Outputs and commentary
The following are some of our key grey literature and open-access contributions made by our staff to the rural health conversation.
A full list of our Rural Health Multidisciplinary Training (RHMT) Program-supported research outputs is available.
Associations between loneliness, social isolation and mental health and wellbeing
Three Rivers researchers – Deborah Warr and Jennifer Cox – along with Sarah Redshaw in the Faculty of Arts and Education at Charles Sturt, have completed an evidence summary. The summary focuses on associations between loneliness, social isolation and mental health and wellbeing.
The evidence summary was commissioned by the Murrumbidgee Primary Health Network and focused on five populations: older Australians; Aboriginal and Torres Strait Islander peoples; culturally and linguistically diverse (CALD) communities; people identifying as lesbian, gay, bisexual, transgender and intersex (LGBTI); and farmers and farming families.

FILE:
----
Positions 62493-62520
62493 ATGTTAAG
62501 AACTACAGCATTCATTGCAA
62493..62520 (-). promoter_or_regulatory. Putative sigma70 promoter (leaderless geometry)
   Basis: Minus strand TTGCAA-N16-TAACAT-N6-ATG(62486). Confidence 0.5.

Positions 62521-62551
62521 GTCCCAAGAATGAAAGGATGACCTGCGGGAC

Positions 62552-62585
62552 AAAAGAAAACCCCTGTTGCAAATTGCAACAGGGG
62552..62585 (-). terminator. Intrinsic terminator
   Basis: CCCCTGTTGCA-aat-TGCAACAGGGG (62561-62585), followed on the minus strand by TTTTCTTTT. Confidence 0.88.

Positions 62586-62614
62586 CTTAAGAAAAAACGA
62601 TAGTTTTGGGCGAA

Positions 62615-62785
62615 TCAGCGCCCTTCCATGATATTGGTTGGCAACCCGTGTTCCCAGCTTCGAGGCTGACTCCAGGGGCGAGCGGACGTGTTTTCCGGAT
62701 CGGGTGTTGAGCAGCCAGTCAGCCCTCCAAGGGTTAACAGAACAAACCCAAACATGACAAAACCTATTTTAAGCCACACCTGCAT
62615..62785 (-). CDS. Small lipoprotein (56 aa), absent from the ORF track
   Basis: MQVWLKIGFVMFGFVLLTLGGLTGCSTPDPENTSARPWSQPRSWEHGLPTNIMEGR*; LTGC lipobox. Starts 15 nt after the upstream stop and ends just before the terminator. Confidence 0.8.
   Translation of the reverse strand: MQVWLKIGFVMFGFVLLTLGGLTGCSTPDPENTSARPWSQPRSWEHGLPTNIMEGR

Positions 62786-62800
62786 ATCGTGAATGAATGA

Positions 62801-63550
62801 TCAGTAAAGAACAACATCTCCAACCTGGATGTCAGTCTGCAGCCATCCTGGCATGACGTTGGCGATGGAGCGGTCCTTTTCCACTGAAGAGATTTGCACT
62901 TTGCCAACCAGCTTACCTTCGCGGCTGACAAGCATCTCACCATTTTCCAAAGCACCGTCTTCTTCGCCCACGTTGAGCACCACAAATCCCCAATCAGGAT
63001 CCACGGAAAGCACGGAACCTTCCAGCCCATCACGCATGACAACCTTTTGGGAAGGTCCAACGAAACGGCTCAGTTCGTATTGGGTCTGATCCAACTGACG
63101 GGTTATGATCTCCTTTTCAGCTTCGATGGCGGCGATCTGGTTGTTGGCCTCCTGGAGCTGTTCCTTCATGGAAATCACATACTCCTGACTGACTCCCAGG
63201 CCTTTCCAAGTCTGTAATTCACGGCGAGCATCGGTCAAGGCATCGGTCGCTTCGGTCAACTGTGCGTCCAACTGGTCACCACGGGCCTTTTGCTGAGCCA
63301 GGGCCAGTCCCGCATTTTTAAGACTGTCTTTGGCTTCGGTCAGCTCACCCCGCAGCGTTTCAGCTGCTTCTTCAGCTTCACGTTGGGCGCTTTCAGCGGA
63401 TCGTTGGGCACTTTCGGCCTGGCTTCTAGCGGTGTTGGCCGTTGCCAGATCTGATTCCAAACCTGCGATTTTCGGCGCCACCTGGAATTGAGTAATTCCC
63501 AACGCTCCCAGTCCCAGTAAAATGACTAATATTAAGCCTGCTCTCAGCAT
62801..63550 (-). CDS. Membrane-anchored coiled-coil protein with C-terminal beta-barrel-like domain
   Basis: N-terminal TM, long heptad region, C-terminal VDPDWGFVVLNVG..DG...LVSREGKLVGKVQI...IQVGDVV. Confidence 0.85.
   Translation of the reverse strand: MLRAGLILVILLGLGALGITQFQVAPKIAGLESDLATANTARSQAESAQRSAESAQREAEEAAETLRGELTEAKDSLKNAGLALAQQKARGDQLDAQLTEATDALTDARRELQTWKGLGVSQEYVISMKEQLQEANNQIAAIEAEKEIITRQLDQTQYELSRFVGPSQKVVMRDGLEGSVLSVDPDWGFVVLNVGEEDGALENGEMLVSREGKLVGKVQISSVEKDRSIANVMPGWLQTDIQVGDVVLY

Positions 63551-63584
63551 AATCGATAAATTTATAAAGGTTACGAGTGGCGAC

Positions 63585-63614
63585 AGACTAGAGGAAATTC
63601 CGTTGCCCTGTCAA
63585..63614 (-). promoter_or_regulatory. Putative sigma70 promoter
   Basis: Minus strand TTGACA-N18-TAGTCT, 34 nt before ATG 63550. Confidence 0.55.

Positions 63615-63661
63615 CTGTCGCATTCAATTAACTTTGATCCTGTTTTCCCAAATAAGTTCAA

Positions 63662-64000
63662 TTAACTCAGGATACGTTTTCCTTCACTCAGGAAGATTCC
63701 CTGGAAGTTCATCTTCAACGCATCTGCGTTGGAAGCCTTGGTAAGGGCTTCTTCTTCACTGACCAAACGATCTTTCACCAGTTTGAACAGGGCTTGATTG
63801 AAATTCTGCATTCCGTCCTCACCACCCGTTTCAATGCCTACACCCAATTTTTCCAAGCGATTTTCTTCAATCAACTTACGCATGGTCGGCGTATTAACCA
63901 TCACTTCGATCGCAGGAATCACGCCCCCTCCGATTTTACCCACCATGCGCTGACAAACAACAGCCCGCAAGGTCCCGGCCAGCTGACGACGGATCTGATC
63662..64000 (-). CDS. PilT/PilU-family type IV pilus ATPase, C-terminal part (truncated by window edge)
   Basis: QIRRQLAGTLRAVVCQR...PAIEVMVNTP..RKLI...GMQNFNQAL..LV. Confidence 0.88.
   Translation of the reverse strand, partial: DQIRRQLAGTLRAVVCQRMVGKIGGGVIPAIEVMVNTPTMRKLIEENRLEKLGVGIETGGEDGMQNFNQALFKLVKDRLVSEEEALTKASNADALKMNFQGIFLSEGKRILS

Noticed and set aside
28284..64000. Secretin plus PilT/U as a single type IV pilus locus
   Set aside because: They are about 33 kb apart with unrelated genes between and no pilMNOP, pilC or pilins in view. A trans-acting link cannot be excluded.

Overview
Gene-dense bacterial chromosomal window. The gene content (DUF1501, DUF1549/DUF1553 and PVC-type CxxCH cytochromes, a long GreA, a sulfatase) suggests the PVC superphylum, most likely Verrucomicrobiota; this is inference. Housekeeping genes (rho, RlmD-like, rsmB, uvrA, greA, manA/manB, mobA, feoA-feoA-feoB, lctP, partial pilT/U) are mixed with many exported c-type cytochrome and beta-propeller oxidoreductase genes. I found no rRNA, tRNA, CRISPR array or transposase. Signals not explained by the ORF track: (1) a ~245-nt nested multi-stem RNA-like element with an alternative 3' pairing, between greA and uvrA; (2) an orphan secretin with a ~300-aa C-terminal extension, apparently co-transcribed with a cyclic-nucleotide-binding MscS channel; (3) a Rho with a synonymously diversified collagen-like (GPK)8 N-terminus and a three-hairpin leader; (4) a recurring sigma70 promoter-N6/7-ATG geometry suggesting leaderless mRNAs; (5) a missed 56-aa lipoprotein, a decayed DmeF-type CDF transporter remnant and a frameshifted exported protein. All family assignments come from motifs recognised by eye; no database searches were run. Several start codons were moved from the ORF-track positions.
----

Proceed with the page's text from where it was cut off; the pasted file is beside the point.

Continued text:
Through the MyPlacement project, we’re learning more about the circumstances and experiences of students doing rural clinical placements in nursing, dentistry and allied health.
We've produced a report providing a graphical snapshot of selective findings from the MyPlacement project. The report is an overview of key issues, including demographic characteristics of students, why students choose to enrol at Charles Sturt and in their courses, and appraisals of their placements.
Videos and graphic reports
People from refugee backgrounds
The research project, ‘Togetherness is Strength: Conversations with People from Refugee Backgrounds about Resettling in Regional Australia’ (2019-20), explored health and wellbeing issues for people with refugee backgrounds living in the regional city of Wagga Wagga, New South Wales.
The project team included Professor Deb Warr (Three Rivers UDRH), Dr Heather Boetto (School of Humanities and Social Sciences, Charles Sturt University) and eight Community Researchers from the Yazidi, Burmese, Afghan and African communities who themselves had resettled in Wagga Wagga as refugees.
The team have produced three videos and two graphic reports to showcase some key findings.